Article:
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The Long Walk Down the Aisle

I’ve sent hundred of brides down the aisle as a Wedding Coordinator, fussing with her veil, her jewelry, her train to make sure she looks perfect before stepping back and listening to the music for her cue. Once I hear the Bride’s Song start, I give her a deep nod, letting her choose when to take that first step towards the aisle. I never fail to get a little teary eyed when she turns to her father, or sometimes both parents, and they begin to walk together. It’s a beautiful moment and there’s nothing unusual in feeling joy, satisfaction, and a little pride at another couple seen through to the altar. For me, there is always a bittersweet taste to it, since I know that my father won’t be able to walk with me when my turn comes.

It was the only constant I imagined, on those rare occasions that I thought about my hypothetical future wedding as a  girl. I had no concrete ideas about the color of the decor, or the shape of my dress, or what my groom would look like. All I knew was that I couldn’t wait to walk down the aisle on my father’s arm. That particular dream came to an end four years ago, when he passed away after a lengthy battle with cancer. Even to the end, I remained in denial – he had to get better, because there were still so many things he was supposed to share with me. Four years has made the reality a little easier to bear, but I still feel that sting every time another bride walks down the aisle.

I’ve seen a lot of weddings in that time. I know what is behind the tradition of the Father of the Bride walking her down the aisle, and I know that it isn’t the only way to get married. It’s on my mind whenever I imagine that still hypothetical wedding – who would walk me down the aisle?

The custom of the Father of the Bride walking her towards her future husband and symbolically handing her over to the next man to take charge of her life, is largely outdated in the Western world. Many brides honor it out of tradition, but these days it has been been updated, upgraded, or tossed out altogether. More and more couples are choosing to personalize their ceremony and processional to include those closest to them.

Both Parents

A regular tradition in Jewish ceremonies, many couples in other cultures and denominations are opting to have both of the bride’s parents escort her down the aisle. It’s seen as a gesture of respect, honoring the parents who had a hand in raising her and guiding her through her life to this next step.

Mother of the Bride

Brides today are asking their mother to be the one who walks them down the aisle if they happen to have a closer relationship, or if they don’t share a close bond with their father or father figure. My father may be gone, but I have my mother and stepmother who have been just as important in my life, and asking them both to walk me down the aisle acknowledges that they have been instrumental in raising me.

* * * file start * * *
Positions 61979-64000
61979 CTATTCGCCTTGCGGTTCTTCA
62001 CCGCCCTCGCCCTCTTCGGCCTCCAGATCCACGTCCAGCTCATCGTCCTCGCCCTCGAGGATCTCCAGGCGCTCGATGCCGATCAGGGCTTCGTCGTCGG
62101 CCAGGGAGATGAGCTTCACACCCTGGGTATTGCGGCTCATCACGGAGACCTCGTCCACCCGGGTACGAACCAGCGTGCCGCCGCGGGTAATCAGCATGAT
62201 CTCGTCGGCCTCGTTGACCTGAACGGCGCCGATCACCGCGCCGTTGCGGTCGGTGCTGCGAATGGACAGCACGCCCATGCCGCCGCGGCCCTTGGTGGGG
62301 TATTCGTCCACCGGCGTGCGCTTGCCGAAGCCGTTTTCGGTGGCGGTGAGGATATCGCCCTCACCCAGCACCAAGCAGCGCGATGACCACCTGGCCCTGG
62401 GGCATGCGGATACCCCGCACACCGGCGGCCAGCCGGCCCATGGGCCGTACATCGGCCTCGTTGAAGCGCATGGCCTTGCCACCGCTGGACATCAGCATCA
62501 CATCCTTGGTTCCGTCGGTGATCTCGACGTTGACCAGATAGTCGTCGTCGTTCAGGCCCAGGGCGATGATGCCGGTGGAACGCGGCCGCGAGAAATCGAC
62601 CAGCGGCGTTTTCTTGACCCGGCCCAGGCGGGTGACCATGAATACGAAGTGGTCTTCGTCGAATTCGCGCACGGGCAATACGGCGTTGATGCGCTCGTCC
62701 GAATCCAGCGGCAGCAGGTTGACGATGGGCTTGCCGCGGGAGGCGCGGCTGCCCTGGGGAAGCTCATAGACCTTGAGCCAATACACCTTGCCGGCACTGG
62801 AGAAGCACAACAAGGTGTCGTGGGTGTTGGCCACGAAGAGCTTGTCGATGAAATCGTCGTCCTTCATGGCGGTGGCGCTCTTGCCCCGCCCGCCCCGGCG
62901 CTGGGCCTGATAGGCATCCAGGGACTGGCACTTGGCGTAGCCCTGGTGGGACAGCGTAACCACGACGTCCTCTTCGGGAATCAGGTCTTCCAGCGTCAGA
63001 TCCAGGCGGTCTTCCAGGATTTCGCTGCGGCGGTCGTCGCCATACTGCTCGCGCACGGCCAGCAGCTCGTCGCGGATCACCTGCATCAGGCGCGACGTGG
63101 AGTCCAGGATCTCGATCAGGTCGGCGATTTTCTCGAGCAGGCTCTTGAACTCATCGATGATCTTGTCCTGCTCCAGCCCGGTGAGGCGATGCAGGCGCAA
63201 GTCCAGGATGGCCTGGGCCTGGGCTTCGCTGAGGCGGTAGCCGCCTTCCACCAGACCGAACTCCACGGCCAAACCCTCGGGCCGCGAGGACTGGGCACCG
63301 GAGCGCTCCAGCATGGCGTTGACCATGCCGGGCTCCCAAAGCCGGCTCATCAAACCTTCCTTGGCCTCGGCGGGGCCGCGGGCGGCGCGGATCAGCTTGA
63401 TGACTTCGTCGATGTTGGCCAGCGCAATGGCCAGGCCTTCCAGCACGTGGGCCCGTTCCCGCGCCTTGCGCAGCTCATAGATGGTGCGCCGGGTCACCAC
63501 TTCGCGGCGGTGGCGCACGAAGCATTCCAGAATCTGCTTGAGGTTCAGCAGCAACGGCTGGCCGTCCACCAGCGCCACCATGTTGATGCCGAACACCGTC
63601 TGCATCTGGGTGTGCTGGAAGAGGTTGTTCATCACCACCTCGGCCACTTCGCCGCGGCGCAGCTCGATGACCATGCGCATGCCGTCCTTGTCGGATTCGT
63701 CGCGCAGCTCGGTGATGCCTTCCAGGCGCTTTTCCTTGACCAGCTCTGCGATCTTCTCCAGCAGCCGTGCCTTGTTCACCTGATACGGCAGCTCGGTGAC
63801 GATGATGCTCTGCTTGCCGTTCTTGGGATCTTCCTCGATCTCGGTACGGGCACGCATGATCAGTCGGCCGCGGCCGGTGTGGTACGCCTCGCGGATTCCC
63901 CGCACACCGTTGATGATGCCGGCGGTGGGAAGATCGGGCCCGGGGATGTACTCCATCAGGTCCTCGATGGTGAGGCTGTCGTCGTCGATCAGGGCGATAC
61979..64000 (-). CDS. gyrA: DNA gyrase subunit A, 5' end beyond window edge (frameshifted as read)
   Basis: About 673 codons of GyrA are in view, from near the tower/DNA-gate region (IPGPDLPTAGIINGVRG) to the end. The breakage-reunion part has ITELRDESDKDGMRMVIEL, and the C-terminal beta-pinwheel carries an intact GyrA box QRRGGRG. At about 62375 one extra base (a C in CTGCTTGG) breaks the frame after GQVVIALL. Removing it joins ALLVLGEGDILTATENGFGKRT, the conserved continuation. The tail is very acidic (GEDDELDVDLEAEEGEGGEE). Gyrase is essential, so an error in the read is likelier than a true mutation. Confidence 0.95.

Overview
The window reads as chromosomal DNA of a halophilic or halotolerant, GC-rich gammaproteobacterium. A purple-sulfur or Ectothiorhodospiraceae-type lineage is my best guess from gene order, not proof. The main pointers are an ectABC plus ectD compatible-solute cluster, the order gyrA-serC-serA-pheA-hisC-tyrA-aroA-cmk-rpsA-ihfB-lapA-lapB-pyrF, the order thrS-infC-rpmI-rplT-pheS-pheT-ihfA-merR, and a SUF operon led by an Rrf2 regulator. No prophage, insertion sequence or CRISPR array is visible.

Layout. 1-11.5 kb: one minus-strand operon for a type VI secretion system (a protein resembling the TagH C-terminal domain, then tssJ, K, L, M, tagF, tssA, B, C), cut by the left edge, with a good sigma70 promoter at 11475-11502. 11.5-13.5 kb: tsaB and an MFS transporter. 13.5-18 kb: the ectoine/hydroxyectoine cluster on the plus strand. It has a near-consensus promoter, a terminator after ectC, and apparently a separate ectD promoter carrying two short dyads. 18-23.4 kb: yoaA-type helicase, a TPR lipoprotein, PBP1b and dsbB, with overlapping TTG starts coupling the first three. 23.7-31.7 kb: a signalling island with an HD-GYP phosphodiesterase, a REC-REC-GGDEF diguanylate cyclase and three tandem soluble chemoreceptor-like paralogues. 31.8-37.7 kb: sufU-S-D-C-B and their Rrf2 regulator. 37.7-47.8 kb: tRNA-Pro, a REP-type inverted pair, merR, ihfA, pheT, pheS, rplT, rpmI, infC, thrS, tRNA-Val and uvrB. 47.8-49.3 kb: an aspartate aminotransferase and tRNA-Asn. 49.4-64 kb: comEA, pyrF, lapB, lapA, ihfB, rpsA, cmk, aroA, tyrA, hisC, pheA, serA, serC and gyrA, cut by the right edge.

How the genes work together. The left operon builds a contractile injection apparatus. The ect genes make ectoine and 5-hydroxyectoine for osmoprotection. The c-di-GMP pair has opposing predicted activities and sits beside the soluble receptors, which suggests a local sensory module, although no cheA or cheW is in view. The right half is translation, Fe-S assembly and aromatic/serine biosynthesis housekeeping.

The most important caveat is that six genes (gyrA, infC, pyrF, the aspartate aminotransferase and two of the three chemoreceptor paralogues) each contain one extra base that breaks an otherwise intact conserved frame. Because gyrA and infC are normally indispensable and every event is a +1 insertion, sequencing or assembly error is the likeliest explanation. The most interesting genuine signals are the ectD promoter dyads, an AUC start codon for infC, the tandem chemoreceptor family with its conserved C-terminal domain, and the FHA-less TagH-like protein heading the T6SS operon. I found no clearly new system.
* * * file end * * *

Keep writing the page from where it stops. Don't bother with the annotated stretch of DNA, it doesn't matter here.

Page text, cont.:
Close Relatives

Family doesn’t always mean the people who gave birth to you or raised you. Brides today are choosing to accord this position of honor in their wedding to someone who they feel a close relationship with or were especially formative in their life. I have seen brides walk down the aisle escorted by their siblings, aunt or uncle, or grandparents. I’ve often thought that I would ask my brother to walk me down the aisle in our father’s absence – we were very close growing up and I have been so proud of the father that he is to his beautiful daughter. I hope he will be honored by the gesture although I know it will be more than a little bittersweet for both of us, knowing just who he is standing in for.


Some brides feel that they would rather not be ‘escorted’ down the aisle and opt out of this tradition altogether. It can be a way to honor parents that may not be able to do it themselves, or a statement on the bride’s part that she is not being given away but is coming into this relationship under her own volition.


Wedding traditions are changing because couples are changing – most couples in the 21st Century live together prior to getting married, they take equal roles in running their household, they come into it as equals, rather than ‘man’ and ‘wife’. I have always found it especially poignant when a couple chooses to walk down the aisle together since that is the way they approach their relationship and will approach their marriage.

Photo Credits: Bride and her Father – Photography by Jason + Anna, Ceremony located at Nestldown | Bride and her Parents – Photography by Orange Turtle Photography | Bride and her Mother – Photography by James Dvorscak | Bride and her Brother – Source Unknown, via Pinterest | Bride Alone – Photography by Evan Bishop Photography | Grooms Walking Together – courtesy of Devon & Jordan‘s website

Note: I had planned and written this post entirely before coming across this video about a man with terminal cancer walking his unmarried daughters down the aisle so they could have that experience together. My heart goes out to this family – I’m so sorry for your loss but I hope you treasure this memory with your wonderful, caring father.

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